Luke 12:1-3 (CEV)
As thousands of people crowded around Jesus and were stepping on each other, he told his disciples:
Be sure to guard against the dishonest teaching of the Pharisees! It is their way of fooling people. 2 Everything that is hidden will be found out, and every secret will be known. 3 Whatever you say in the dark will be heard when it is day. Whatever you whisper in a closed room will be shouted from the housetops.
Just after our son died we were in church one day and someone asked the usual ‘how are you?’ question of me in the hallway, and I answered honestly. I think the words I said were ‘shitty, actually.’ And she replied with ‘that’s great’ or something to that effect, clearly not having even heard the words I had said, and walked off. You see, there was a ritual. You were supposed to greet people, and ask them how they were, and the person was supposed to say ‘fine’ or ‘good’ or ‘busy’ or something to that effect, but no one was expecting a young, newly bereaved mom to actually answer truthfully.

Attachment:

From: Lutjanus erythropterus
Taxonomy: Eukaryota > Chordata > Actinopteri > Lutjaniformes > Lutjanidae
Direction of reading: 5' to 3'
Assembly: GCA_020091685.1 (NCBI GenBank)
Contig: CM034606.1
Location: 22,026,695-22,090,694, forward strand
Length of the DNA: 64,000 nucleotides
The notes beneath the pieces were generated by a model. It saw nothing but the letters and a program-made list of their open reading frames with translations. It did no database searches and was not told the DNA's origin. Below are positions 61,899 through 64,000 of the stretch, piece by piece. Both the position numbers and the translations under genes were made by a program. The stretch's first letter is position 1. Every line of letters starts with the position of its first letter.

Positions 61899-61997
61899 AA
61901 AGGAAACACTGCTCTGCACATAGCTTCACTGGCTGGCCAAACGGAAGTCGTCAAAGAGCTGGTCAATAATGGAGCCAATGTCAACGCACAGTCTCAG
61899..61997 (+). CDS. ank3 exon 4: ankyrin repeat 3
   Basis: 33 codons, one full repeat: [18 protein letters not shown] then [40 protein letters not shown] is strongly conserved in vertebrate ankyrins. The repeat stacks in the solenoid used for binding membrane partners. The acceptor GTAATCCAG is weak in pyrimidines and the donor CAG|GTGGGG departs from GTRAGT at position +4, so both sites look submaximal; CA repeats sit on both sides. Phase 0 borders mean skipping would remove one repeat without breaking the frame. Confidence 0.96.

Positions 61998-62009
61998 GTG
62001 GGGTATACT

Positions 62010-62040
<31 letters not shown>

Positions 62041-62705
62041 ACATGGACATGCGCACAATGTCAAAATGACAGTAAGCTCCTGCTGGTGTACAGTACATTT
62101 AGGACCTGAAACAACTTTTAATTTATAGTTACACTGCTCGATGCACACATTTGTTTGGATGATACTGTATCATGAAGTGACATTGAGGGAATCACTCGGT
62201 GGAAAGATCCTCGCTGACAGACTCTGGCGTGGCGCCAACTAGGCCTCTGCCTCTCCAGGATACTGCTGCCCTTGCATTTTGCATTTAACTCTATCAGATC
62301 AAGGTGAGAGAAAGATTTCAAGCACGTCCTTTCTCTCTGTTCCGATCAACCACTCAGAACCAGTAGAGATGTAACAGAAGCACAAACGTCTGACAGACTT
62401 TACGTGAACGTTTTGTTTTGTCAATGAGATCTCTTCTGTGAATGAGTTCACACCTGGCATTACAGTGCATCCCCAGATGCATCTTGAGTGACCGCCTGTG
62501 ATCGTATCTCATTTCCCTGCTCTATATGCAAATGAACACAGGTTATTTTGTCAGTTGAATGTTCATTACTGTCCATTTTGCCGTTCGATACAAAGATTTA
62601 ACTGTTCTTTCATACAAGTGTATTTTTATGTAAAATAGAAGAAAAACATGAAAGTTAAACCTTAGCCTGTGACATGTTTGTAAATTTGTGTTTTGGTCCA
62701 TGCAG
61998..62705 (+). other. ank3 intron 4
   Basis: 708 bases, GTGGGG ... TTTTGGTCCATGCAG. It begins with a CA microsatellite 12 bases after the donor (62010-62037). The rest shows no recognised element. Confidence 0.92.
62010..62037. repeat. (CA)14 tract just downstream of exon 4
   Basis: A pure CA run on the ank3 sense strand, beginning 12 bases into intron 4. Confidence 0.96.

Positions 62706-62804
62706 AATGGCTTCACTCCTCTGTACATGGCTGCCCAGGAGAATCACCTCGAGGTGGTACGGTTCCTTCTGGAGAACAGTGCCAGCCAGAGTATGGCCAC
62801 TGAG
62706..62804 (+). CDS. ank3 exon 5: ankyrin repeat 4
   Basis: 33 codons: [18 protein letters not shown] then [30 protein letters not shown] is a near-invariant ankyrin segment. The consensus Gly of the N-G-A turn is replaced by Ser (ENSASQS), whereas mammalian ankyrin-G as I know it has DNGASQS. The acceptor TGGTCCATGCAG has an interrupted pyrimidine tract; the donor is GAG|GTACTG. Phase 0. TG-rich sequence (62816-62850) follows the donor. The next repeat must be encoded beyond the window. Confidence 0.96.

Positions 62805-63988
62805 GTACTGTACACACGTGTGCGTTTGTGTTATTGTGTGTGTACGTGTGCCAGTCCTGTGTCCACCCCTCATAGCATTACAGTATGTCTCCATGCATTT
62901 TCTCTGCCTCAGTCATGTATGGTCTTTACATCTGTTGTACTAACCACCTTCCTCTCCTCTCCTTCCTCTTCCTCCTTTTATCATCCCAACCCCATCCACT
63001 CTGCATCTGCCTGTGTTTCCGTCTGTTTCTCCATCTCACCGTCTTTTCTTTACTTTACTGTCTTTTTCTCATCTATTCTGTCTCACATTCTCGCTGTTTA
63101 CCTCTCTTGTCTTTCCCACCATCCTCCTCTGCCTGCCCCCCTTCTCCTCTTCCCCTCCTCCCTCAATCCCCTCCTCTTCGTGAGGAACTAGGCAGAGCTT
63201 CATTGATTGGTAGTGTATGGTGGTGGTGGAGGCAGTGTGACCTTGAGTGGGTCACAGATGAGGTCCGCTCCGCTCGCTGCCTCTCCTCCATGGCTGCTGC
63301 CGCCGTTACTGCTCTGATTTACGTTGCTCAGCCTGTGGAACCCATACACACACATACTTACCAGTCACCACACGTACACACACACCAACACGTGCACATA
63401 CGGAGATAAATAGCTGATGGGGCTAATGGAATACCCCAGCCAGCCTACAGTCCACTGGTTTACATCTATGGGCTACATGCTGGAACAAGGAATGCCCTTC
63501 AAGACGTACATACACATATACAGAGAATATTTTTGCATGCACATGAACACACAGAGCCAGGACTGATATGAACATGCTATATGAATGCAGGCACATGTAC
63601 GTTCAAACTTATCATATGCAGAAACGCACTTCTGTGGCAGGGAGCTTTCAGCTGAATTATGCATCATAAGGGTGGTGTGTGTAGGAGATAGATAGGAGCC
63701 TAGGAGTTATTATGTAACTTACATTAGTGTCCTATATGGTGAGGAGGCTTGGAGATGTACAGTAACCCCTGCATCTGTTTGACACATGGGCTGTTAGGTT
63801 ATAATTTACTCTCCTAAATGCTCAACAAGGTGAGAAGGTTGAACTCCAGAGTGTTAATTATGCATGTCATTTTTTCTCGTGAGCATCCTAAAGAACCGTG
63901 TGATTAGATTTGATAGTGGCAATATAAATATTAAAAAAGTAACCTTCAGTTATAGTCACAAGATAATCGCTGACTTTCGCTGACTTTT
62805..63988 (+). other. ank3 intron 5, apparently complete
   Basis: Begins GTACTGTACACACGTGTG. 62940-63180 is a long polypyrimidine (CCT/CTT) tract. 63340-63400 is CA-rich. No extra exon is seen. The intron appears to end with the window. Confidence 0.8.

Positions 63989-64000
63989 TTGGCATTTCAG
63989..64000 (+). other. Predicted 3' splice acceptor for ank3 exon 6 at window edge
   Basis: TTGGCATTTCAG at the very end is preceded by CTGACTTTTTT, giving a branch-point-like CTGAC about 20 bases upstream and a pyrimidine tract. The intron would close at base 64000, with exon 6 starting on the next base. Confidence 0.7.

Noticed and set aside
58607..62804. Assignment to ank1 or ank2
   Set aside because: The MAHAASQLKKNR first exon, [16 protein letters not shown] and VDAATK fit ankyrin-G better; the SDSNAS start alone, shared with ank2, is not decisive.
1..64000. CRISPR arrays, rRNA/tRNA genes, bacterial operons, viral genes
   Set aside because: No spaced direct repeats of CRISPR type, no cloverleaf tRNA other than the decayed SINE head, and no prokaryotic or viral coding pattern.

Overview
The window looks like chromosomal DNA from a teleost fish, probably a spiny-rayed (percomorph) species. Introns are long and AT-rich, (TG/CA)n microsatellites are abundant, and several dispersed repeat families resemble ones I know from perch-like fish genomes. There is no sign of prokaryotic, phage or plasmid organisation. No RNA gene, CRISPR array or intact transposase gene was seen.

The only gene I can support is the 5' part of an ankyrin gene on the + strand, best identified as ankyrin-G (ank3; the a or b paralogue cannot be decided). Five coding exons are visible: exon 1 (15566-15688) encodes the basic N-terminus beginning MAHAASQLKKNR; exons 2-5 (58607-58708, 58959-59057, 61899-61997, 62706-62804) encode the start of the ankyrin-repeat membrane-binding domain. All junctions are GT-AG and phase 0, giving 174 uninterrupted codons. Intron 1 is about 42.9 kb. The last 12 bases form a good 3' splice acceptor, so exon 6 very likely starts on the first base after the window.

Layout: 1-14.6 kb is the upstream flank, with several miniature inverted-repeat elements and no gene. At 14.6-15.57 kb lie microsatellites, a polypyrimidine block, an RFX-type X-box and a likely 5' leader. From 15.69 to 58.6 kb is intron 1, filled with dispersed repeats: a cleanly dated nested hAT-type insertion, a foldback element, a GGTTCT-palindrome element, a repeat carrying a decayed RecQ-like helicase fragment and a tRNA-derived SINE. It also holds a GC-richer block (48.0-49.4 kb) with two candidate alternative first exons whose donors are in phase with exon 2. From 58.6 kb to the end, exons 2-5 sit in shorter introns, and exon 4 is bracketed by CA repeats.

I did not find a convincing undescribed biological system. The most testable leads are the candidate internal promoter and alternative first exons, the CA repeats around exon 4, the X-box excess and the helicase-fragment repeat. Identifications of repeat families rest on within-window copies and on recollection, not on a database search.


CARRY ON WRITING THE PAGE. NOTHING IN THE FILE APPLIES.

Because that would be complicated.
That would be messy.
We might actually have to have a conversation about real, unpleasant things!
And although I do understand the social expectations surrounding this interaction – I understand that there are times and places for more and less honesty – I think that there is a way in which our dishonesty with each other and with ourselves can really cause us problems.
“I’m not worth loving.”
“I’m all alone.”
“I not a _____aholic.”
“I’ve got my anger under control.”
“They’re going to abandon me.”
Some of these might be true statements. But they might just as easily be dishonest. And if any of them are dishonest, then it’s ultimately us who has the most to loose.